Higher ee family higher relapse rate relapse rate 0

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Unformatted text preview: e: sees disorder rooted in dysfunctional HABITS of thought behavioural: sees disorder rooted in dysfunctional HABITS of behaviour, and deficiencies in particular skills CBT Example: Social Phobia (social anxiety disorder) cognitive aspects: (e.g.,) beliefs that others do not like you beliefs that you don’t know how to talk to people, you constantly make a fool out of yourself and others judge you negatively belief that when others do X (e.g., don’t return your phone call, forget your birthday, talk to someone else at a party), they are rejecting you CBT Example: Social Phobia behavioural aspects: (e.g.,) withdrawal from social situations inability (unwillingness) to initiate conversations high anxiety in social situations, easily embarrassed & flustered not paying attention to what person is saying, b/c internally over-focused inappropriate self-focus; deficit in active listening skills, eye contact, etc. CBT Example: Social Phobia treatment focuses on improving: behavioural skills (e.g., social skills training; active listening, relaxation) and developing more positive/functional behavioural habits: (e.g., setting goals to talk to X # of people, attend social events, practicing one’s new social skills, etc.) CBT Example: Social Phobia improving cognitive habits: finding ways to intervene in what have become habitually dysfunctional patterns: - help people to become more aware of their dysfunctional habits the goal is to get better acquainted with one’s thought habits, to gain insight into their unreasonably negative characteristics, and then to develop alternative thought habits Reframing Dysfunctional Beliefs cognitive restructuring: learning to reappraise circumstances in less negative - therapists help clients recognizing maladaptive thought patterns and replace them with ways of ways viewing the world as it actually is e.g., person left b/c they were tired, didn’t return phone call b/c they were busy e.g., just b/c that person doesn’t like me does not mean I’m dislikable e.g., just b/c I felt uncomfortable this time doesn’t mean I will always feel that way Reframing Dysfunctional Beliefs disputing irrational beliefs: - they are not rational, they are not true I’m no good at anything; I’ll never succeed I can’t handle it if someone doesn’t like me I made a mistake; my whole life is going to fall apart If I do X, life will be wonderful Bad things don’t happen to good people There’s nothing I can do about this.... Reframing Dysfunctional Beliefs e.g., benefit finding & post-traumatic growth: this situation is terrible, but there are also benefits to be found (e.g., lessons, closer relationships, clarification of priorities, gratitude for other blessings, etc.) - e.g., benefit finding: coming toe appreciate how one has grown as a result of events in one's life. Even with very traumatic experiences, the "post- traumatic growth" that this sort approach leads to, the better the person is doing in life (e.g....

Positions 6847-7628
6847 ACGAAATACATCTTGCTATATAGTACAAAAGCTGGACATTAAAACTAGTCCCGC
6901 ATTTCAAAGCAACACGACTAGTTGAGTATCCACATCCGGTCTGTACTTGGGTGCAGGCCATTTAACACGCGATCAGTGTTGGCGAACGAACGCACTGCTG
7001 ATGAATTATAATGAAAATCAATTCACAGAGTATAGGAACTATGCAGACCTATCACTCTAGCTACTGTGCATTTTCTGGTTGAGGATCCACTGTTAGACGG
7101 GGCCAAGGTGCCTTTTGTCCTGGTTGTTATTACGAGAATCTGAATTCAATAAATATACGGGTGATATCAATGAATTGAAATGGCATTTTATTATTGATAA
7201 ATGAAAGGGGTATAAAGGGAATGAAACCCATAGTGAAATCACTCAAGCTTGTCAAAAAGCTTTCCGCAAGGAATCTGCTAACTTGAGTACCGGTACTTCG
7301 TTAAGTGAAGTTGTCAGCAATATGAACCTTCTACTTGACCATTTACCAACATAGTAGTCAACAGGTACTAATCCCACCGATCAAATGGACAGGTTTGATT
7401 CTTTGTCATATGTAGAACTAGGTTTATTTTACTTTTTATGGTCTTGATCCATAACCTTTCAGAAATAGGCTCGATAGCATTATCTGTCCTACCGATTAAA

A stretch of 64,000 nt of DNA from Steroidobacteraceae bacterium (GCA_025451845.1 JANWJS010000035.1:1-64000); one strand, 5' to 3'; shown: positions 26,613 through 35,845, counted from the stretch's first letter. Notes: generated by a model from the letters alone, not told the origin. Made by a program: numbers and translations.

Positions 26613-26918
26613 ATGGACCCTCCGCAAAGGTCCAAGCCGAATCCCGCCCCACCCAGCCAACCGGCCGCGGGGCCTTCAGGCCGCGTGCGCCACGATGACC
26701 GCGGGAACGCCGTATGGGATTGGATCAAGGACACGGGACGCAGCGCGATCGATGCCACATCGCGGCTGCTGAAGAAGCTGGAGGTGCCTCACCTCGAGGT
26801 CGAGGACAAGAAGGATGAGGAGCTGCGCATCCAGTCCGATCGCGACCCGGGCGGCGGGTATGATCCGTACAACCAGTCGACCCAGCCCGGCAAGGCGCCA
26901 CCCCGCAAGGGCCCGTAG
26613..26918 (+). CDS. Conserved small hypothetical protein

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This note was uploaded on 09/17/2013 for the course PSY 100H1 taught by Professor Dolderman during the Summer '12 term at University of Toronto.

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